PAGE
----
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Postcards from Parwanoo

My office's annual offsite just ended and I returned from a long and exhausting trip to Parwanoo, a serene hill-station in Himachal Pradesh. We stayed at the Timber Trail Resort (TTR) for 1 night and then moved further up in the mountains at the Timber Trail Heights (TTH), a 3-star resort nestled around 6,000 ft above sea level. On a clear day you get to see as far as Chandigarh from here. You first go to TTR, that is at 3,000 ft above sea level and then take their cable car atop the opposite mountain to reach TTH. Since the cable was not working the first day we reached, we had no option but to stay at TTR.

The place was good and well-maintained, though knowing the bitter cold at Parwanoo in the winter months, the heating facilties at these hotels were very inadequate. The winters are more severe than the summers. Yet, there were 2 split air-conditioners in my suite, but only one small rickety-rackety heater that would - at best- heat up an area of about 2 square meters! I had to squat around the heater, especially early mornings, when it was chilling, to get some warmth, then go about with my errands in the room, come back after 10 mins in front of the heater to intake some warmth again.

Otherwise, the rooms were large, spacious and well furnished and the service was also good. Food at TTR was oily and greasy, but TTH served better food.

The outing wasn't a holiday though, as we had sessions by experts who came and spoke to us on topics that they excel in. So while Uma Shashikant gave us a lesson in macroeconomics, Partho took us on a journey on work-life balance, Lovaii Navlakhi explained us the essentials of financial planning while aptly criticising Outlook Money's shortcomings - (I agreed and disagreed with him there) and Swami Saran Sharma took us through insurance and taxation. Then, there was also Mohit who took us through his journey from Delhi to his now-famous two homes in the hills and the stocks that he bought and sold along the way.

The lectures were fine and well-explained, but macroeconomics on an afternoon after a heavy lunch and 5-hour travelling and waking up at 5.00 am in the morning, took its toll on me. Given a choice, I would attend a morning session on it, rather than the afternoon. But to Uma's credit, she simplified the complexities and gave it a very realistic touch and explained it in the context of the present global scenario. It's always a pleasure attending Uma's sessions; she's a teacher at heart and really involves the entire class in her lectures. Her explanation is simple and lucid and always very practical. If you are a financial planner or would like to learn about financial services, I strongly recommend her online training module. It's worth the time, effort and money.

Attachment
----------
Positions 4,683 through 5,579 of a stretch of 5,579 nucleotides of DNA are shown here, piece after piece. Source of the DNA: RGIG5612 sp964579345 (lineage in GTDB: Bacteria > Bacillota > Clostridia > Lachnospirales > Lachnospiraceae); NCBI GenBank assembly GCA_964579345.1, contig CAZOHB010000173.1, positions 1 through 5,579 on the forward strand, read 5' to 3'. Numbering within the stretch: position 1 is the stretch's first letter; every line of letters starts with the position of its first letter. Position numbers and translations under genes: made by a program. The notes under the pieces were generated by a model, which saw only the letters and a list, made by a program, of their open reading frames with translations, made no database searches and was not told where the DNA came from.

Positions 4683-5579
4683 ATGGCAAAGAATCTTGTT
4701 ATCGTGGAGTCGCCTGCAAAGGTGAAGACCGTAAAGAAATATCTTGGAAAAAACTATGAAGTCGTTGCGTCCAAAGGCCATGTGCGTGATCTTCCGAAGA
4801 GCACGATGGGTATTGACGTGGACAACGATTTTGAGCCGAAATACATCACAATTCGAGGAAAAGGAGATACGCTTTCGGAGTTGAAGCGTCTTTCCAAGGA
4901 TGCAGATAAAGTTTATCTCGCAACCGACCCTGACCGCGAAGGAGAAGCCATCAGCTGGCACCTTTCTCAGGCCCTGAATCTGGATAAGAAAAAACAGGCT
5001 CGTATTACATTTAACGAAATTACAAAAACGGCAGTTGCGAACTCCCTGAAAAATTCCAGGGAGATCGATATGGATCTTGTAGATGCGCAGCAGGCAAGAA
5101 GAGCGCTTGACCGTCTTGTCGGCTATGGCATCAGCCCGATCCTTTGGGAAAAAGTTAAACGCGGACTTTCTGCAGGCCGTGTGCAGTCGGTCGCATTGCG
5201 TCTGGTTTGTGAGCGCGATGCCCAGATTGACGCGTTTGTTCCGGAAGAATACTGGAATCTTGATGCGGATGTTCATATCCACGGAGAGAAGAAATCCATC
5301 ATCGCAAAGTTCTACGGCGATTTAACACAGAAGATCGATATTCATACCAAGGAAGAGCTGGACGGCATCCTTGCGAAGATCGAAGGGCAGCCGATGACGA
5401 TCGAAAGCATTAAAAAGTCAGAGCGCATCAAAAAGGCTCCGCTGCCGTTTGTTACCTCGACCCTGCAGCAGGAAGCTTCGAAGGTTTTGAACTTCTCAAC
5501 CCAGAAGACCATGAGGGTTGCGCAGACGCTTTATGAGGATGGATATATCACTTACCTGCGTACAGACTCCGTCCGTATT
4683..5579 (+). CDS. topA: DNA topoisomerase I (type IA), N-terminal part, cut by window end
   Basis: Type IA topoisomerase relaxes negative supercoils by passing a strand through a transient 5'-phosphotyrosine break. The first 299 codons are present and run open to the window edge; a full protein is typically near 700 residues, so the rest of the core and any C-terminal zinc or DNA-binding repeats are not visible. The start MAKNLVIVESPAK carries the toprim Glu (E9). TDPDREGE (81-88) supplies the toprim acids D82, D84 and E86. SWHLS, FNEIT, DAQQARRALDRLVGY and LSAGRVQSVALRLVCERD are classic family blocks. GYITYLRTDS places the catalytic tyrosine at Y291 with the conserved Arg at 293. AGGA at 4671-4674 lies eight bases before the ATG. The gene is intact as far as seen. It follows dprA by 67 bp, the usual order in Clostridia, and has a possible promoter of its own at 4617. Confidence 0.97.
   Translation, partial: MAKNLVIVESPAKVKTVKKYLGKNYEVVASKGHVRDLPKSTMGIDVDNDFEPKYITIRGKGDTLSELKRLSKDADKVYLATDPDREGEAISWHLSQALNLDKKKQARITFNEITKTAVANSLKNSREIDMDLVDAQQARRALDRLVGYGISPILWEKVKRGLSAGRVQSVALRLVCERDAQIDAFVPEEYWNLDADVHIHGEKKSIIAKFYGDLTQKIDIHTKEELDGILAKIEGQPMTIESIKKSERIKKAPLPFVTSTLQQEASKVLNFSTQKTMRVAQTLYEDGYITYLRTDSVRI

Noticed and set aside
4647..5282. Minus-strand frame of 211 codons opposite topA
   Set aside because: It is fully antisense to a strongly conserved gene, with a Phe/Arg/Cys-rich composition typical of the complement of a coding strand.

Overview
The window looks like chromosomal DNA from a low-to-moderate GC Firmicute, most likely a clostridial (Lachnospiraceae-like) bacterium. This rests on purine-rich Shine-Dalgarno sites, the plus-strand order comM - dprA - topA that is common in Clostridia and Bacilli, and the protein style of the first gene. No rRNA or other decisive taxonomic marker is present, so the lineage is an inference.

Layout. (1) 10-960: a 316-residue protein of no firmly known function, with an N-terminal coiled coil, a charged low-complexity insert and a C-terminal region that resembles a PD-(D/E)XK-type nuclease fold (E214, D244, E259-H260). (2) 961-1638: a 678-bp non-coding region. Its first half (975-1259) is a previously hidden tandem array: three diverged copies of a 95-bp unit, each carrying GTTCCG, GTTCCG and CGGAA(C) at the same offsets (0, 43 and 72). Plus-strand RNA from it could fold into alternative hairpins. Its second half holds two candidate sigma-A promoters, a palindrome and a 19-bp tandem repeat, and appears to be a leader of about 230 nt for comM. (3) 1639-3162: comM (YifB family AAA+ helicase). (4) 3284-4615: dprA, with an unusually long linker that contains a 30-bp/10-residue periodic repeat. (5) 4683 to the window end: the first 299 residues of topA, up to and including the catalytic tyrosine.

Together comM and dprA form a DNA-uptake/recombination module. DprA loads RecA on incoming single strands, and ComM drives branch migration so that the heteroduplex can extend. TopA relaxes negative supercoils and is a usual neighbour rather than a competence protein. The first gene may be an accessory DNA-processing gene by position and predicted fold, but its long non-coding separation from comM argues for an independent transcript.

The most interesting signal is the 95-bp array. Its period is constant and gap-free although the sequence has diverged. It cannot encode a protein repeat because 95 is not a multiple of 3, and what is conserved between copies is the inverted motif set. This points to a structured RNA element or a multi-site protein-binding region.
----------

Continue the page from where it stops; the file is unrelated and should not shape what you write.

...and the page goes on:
Anyways, it was good fun up at the hills. We used to party after the daily sessions, though I personally preferred hitting the Table Tennis courts with Anagh, Ronojoy, Nilotpal, Kaveri & co. Though I am not a teetoteller, I ain't a social drinker either (definitely not a regular one) and I get very bored being in people's company when they are drinking slowly, sip by sip. Being a part of a drinking session when you are the only one not drinking can be the most boring thing in the world.

So it was fun catching up with the gang and gossip. On our last day of the trip, we went off on a day's trip to Kasauli, a hill station further up north (around 5,800 ft above sea level) and laregly an Army cantonment area for a day's excursion. At Kasauli, we went to Monkey Point, a place atop a hill that entails a steep and rigourous climb. Legend has it that Lord Hanuman touched this hill on his way back from the Himalayas to Lanka carrying the Sanjivany booty with him. Hence, on top of this hill, is a Hanuman temple - a most serene place of worship. As it had snowed a couple of days before at Shimla, we saw traces of snow on the higher levels of this hill.

By afternoon we were back in our cars en-route to Kalka to catch the evening Shatabdi back to Delhi, and further to Bombay the next morning.

(Picture #1: View of TTH on the mountain top, as seen from my TTR room)
(Picture #2: Cable car at Timber Trail)
(Picture #3: Kalka-Shimla narrow gauge line)


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